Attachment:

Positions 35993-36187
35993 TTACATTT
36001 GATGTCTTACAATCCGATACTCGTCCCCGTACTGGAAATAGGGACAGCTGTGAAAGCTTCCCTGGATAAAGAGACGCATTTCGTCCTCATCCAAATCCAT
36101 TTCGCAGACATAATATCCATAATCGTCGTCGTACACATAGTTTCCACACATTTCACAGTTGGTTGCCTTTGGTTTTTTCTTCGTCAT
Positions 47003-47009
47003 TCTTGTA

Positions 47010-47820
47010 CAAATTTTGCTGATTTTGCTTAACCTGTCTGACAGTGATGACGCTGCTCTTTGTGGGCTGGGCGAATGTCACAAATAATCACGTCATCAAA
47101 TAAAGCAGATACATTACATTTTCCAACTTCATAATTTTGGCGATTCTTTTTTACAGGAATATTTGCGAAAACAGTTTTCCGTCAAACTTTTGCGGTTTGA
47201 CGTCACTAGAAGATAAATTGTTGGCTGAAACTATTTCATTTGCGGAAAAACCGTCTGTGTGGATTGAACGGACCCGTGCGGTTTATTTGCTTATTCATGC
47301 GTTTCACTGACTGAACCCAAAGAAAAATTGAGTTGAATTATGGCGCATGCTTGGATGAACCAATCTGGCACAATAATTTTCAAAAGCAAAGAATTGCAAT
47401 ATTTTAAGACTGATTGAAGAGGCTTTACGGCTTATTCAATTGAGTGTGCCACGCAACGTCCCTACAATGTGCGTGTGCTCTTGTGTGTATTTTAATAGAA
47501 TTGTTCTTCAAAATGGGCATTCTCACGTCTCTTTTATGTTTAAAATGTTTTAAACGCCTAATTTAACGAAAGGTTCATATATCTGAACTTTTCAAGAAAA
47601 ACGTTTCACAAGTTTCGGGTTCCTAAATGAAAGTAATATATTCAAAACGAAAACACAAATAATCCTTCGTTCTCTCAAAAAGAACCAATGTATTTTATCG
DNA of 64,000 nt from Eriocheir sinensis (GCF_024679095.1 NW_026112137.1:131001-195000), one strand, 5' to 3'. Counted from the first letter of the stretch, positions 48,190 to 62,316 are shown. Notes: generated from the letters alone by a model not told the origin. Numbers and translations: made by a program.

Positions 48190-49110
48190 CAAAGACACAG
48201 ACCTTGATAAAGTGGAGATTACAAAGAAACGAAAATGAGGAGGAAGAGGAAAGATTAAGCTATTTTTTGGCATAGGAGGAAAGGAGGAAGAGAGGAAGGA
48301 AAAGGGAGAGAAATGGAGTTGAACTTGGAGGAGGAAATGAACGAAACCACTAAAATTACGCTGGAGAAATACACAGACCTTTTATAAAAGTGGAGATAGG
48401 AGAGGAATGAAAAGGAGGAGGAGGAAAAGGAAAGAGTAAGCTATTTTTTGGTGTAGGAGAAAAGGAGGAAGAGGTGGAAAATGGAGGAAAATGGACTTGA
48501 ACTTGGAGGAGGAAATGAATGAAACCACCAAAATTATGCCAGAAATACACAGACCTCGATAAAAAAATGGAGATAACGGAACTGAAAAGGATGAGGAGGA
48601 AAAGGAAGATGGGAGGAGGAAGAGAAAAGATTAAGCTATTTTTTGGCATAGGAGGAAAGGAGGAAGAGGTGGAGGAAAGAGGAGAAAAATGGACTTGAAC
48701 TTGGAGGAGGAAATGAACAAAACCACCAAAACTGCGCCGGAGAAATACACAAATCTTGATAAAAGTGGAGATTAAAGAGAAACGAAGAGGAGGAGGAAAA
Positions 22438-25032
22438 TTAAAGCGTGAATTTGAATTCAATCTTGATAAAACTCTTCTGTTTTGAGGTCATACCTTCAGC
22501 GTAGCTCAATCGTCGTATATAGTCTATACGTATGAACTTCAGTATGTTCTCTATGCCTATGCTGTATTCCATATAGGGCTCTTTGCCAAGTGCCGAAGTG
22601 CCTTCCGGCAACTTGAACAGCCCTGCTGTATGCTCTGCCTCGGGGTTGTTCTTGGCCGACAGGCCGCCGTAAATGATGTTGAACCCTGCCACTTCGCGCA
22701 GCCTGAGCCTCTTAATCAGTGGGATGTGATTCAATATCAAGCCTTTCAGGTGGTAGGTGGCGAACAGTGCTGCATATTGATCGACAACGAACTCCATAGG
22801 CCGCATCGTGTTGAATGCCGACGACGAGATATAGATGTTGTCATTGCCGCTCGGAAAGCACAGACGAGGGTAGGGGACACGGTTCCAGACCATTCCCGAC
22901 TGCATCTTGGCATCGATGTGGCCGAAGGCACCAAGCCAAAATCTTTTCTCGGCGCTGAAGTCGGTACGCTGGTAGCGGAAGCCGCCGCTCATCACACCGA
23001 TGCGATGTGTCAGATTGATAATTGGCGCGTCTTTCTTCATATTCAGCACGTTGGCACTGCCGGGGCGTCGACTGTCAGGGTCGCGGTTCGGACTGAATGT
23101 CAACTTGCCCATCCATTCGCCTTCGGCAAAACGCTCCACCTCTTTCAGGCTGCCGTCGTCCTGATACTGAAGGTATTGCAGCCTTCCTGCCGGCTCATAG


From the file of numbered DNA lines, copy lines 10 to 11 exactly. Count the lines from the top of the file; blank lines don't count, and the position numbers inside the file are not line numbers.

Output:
47201 CGTCACTAGAAGATAAATTGTTGGCTGAAACTATTTCATTTGCGGAAAAACCGTCTGTGTGGATTGAACGGACCCGTGCGGTTTATTTGCTTATTCATGC
47301 GTTTCACTGACTGAACCCAAAGAAAAATTGAGTTGAATTATGGCGCATGCTTGGATGAACCAATCTGGCACAATAATTTTCAAAAGCAAAGAATTGCAAT